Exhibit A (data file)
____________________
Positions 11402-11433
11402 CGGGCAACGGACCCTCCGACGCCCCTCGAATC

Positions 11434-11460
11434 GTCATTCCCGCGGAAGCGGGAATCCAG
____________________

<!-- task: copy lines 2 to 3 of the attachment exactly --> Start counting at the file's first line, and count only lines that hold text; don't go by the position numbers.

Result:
11402 CGGGCAACGGACCCTCCGACGCCCCTCGAATC

Positions 11434-11460